Rivera was among dozens of artists participating in Art in Action, a live exhibit at which fairgoers could watch paintings, sculptures, weavings, and frescoes in the making in an airplane hangar that served as the Exposition’s Palace of Fine Arts, a gallery and studio.

Rivera at work
Diego Rivera on scaffolding
Photo Credit: Charles Hughes, WPA

The prominent San Francisco architect Timothy Pflueger, an organizer of the Exposition, invited Rivera to participate. In a letter to Pfleuger, Rivera happily accepted “ . . . on the condition that I be permitted to make this my personal contribution toward the promotion of good will between our countries and because of my great affection for my friends in San Francisco who made my previous stay such a pleasant one.”

“For years I have felt that the real art of the Americas must come as a result of the fusion of the machinism and new creative power of the north with the tradition rooted in the soil of the south, the Toltecs, Tarascans, Mayas, Incas, etc., and would like to choose that as the subject of my mural,” he wrote.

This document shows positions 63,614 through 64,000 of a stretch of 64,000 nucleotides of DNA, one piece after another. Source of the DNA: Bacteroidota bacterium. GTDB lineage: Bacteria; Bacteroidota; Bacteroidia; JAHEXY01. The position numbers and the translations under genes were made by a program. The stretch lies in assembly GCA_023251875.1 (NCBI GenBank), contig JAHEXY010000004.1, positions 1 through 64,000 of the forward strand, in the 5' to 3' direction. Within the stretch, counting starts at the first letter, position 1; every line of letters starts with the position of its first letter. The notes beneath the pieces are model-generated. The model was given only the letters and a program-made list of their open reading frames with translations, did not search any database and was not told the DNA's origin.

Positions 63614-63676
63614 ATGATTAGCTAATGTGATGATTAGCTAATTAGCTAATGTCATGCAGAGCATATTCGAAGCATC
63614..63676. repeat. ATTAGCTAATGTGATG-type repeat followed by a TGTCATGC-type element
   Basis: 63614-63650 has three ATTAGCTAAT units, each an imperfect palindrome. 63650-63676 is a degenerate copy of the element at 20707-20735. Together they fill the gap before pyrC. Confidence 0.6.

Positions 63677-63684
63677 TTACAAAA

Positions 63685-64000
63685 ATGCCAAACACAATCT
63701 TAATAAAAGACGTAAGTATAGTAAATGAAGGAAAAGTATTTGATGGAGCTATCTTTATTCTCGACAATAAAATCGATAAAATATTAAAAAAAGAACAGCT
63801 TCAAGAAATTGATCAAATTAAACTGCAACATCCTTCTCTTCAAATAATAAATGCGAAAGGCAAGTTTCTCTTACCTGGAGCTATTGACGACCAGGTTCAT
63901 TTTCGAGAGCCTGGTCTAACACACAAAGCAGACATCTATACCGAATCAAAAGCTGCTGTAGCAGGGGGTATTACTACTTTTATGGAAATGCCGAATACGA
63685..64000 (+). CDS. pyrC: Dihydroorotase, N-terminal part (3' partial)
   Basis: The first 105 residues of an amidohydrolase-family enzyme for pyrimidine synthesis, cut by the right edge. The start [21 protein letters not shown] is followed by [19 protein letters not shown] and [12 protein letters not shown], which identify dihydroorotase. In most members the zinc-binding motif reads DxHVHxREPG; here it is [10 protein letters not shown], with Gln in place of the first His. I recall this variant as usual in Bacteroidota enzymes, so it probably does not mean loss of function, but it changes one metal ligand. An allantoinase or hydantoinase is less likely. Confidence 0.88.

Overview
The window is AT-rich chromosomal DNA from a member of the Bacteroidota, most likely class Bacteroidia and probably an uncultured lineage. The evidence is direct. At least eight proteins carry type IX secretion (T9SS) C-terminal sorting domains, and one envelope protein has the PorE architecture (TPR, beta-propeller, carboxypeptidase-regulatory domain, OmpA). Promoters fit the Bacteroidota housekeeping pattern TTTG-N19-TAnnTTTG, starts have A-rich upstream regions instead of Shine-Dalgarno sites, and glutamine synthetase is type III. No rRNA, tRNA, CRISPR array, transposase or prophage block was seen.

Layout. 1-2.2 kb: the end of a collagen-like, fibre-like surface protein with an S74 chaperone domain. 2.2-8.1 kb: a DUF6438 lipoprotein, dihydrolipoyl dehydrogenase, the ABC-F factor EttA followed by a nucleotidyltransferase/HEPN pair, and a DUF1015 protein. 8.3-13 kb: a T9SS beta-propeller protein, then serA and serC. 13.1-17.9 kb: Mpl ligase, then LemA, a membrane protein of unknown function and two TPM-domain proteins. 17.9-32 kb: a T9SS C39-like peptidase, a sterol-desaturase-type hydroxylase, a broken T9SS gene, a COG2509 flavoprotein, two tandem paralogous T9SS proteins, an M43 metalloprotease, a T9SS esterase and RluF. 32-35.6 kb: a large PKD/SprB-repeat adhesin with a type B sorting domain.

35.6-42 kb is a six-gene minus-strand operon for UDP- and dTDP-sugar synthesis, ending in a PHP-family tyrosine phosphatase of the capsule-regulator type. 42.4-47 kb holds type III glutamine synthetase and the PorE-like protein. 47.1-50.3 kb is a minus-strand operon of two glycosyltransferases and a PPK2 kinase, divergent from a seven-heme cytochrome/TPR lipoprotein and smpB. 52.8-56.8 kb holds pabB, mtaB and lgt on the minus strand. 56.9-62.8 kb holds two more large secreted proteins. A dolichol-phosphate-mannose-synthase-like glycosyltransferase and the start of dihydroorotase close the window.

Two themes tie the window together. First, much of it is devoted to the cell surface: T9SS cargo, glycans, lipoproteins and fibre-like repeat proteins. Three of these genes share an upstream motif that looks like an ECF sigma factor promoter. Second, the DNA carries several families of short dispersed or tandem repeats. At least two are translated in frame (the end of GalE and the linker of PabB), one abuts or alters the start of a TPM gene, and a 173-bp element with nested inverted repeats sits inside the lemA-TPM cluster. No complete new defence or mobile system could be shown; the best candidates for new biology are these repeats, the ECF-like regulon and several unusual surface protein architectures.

At the time, Pflueger was designing the Science Building for the new San Francisco Junior College (now City College of San Francisco). Pflueger also projected a Grand Library building where Rivera’s mural would be permanently installed once the fair closed. Because the mural would need to be portable, Rivera painted the giant buon fresco on ten steel-frame panels. It weighed 20 tons.

The mural is a sweeping panorama of the Bay Area, and interweaves images of Western industrialization and indigenous cultures. Rivera and his assistants were still working on the massive mural when the fair closed in September 1940. In December more than 25,000 people crowded into the hangar to view the finished work. The panels were then packed into five crates and moved to storage.